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1 of 30© Boardworks Ltd 2008 Haggerston School Biology A-Level.

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Presentation on theme: "1 of 30© Boardworks Ltd 2008 Haggerston School Biology A-Level."— Presentation transcript:

1 1 of 30© Boardworks Ltd 2008 Haggerston School Biology A-Level

2 2 of 30© Boardworks Ltd 2008 All truths are easy to understand once they are discovered; the point is to discover them. Galileo Galilei

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5 5 of 30© Boardworks Ltd 2008 Structure of water Each hydrogen shares a pair of electrons with the oxygen. The oxygen has a greater affinity for electrons than the hydrogens, so it pulls the electrons closer. Water (H 2 O) consists of two hydrogen atoms covalently bonded to one oxygen atom. This makes the oxygen slightly negative (indicated by δ – ) and the hydrogens slightly positive (indicated by δ + ). This creates different charged regions, making water a polar molecule. Because it has two charged regions it is dipolar ° δ–δ– δ+δ+ δ+δ+

6 6 of 30© Boardworks Ltd 2008 Hydrogen bonds The slight negative charge on the oxygen atom makes it attract the slightly positive hydrogen atom of another water molecule. Many of the properties of water are due to its ability to form hydrogen bonds. The numerous hydrogen bonds in water make it a very stable structure. hydrogen bond

7 7 of 30© Boardworks Ltd 2008 Water as a solvent

8 8 of 30© Boardworks Ltd 2008 Properties and biological roles of water

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10 10 of 30© Boardworks Ltd 2008 Introducing carbohydrates Carbohydrates are a group of substances used as both energy sources and structural materials in organisms. All carbohydrates contain carbon, hydrogen and oxygen, with the general formula: C x (H 2 O) y. There are three main groups of carbohydrates: monosaccharides – these are simple sugars, with the general formula (CH 2 0) n, where n can be 3–7 disaccharides – these are double sugars, formed from two monosaccharides polysaccharides – these are large molecules formed from many monosaccharides.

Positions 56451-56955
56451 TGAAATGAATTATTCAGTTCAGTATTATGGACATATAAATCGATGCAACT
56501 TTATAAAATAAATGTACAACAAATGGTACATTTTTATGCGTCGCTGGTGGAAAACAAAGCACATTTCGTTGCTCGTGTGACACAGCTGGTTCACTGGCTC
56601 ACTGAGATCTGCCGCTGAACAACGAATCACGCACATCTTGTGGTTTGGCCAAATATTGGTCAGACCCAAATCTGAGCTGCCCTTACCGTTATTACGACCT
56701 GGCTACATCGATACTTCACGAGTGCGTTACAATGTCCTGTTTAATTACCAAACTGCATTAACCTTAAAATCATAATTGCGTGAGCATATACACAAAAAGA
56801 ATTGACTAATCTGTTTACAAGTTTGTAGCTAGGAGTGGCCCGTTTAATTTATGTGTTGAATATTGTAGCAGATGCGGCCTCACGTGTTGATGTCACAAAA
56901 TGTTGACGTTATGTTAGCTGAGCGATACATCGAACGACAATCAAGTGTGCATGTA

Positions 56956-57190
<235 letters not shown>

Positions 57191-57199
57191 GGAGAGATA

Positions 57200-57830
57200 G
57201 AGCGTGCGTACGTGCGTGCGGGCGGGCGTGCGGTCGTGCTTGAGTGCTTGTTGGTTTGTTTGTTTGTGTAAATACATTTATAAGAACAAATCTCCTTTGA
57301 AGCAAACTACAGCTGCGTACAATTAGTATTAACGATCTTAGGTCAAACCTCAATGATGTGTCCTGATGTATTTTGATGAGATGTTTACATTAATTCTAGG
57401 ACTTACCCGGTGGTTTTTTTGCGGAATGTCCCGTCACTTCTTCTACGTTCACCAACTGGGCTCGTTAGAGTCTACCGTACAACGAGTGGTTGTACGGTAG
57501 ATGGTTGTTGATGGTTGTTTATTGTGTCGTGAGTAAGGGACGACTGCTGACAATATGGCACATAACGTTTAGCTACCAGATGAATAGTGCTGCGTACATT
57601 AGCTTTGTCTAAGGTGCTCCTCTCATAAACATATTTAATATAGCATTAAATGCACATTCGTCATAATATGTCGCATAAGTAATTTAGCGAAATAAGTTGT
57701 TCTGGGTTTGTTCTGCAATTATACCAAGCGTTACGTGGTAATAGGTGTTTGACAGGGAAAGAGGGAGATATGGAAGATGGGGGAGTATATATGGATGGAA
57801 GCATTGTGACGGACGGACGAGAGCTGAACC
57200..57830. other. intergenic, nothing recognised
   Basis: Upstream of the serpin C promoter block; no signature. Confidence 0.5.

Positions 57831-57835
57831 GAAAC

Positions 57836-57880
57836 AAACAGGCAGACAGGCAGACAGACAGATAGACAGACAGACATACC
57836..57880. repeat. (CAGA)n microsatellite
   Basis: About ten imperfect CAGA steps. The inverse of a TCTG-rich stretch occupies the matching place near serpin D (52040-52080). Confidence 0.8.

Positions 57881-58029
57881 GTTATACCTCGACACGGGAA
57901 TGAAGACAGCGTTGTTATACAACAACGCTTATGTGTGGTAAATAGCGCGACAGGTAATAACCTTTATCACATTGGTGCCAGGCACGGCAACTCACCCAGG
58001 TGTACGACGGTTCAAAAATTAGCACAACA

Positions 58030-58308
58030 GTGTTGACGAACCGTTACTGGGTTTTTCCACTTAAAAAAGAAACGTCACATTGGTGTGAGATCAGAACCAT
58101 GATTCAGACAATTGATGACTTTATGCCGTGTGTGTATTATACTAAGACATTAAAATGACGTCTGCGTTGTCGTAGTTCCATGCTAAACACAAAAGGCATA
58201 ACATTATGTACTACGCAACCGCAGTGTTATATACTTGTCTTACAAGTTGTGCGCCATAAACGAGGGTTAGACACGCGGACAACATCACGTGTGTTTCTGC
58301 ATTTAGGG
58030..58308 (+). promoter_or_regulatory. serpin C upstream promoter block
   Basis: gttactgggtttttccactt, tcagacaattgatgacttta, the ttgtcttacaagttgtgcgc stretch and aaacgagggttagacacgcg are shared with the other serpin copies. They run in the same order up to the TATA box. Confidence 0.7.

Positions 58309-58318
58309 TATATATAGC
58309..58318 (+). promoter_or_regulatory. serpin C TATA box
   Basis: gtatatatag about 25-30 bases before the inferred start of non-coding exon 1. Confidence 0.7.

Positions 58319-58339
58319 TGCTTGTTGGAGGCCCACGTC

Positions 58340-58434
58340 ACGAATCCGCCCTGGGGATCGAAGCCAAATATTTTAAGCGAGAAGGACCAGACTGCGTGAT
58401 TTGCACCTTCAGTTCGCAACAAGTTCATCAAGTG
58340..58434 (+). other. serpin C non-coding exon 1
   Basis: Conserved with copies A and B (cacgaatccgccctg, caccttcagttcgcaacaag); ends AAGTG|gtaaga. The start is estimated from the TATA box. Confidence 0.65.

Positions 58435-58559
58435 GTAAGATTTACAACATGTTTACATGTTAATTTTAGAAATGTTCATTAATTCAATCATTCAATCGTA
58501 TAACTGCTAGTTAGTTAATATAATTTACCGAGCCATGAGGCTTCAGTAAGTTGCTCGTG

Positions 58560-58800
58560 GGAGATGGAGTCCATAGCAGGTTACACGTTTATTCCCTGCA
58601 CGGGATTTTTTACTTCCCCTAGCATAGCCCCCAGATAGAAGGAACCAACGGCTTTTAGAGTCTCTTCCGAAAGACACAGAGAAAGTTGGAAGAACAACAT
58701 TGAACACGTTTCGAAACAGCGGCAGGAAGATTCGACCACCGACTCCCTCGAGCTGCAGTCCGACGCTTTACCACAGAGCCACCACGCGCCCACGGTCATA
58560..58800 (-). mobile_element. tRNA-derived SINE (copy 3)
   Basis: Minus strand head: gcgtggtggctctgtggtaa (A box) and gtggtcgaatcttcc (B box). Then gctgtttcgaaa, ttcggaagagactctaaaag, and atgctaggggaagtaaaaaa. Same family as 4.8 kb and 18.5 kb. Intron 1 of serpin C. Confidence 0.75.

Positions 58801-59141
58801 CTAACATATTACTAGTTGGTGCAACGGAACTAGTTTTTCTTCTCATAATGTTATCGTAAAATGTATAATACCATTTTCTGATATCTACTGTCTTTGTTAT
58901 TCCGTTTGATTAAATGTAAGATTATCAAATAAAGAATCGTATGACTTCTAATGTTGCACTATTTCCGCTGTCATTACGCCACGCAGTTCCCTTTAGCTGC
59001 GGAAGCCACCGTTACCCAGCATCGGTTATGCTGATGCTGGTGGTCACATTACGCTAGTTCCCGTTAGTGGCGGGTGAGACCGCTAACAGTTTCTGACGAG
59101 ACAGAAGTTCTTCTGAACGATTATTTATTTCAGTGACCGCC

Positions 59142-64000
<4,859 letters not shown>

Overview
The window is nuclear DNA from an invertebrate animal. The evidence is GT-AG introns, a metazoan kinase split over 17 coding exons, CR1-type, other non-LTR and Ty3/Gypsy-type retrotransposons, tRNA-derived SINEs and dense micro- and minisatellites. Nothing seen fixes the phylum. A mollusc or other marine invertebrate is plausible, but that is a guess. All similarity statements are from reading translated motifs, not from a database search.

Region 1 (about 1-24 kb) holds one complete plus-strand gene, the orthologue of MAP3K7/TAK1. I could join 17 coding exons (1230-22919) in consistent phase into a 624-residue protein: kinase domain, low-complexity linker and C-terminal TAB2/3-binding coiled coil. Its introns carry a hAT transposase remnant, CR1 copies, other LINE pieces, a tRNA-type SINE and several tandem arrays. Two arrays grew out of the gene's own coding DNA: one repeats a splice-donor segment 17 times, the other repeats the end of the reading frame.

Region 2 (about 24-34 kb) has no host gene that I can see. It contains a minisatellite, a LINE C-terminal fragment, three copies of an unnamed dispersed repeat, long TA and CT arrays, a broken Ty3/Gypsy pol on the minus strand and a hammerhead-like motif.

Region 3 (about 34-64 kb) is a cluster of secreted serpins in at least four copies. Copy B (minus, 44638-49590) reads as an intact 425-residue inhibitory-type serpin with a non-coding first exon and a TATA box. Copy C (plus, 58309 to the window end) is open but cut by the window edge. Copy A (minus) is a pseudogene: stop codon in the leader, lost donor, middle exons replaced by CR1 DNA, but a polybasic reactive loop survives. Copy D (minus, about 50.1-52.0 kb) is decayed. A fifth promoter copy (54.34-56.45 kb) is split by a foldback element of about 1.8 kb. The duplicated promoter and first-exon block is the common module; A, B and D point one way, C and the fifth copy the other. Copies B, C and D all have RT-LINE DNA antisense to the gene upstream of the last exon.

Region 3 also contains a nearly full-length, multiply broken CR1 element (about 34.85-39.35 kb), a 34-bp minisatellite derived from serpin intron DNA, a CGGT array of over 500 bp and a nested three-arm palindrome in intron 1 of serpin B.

11 11 of 30© Boardworks Ltd 2008 Glucose The structure of glucose can be represented in different ways: Glucose is an abundant and very important monosaccharide. It contains six carbon atoms so it is a hexose sugar. Its general formula is C 6 H 12 O 6. Glucose is the major energy source for most cells. It is highly soluble and is the main form in which carbohydrates are transported around the body of animals. straight chain ring ring (simplified)

12 12 of 30© Boardworks Ltd 2008 Alpha and beta glucose Glucose exists in different forms called structural isomers. Two common isomers are alpha glucose and beta glucose. alpha glucose beta glucose The only difference between these two isomers is the position of the –OH group attached to carbon 1. In alpha glucose it is below the carbon and in beta glucose it is above the carbon This minor structural difference has a major effect on the biological roles of alpha and beta glucose.

13 13 of 30© Boardworks Ltd 2008 Fructose and galactose Galactose is not as soluble as glucose and has an important role in the production of glycolipids and glycoproteins. Two other important hexose monosaccharides are fructose and galactose. fructose galactose Fructose is very soluble and is the main sugar in fruits and nectar. It is sweeter than glucose.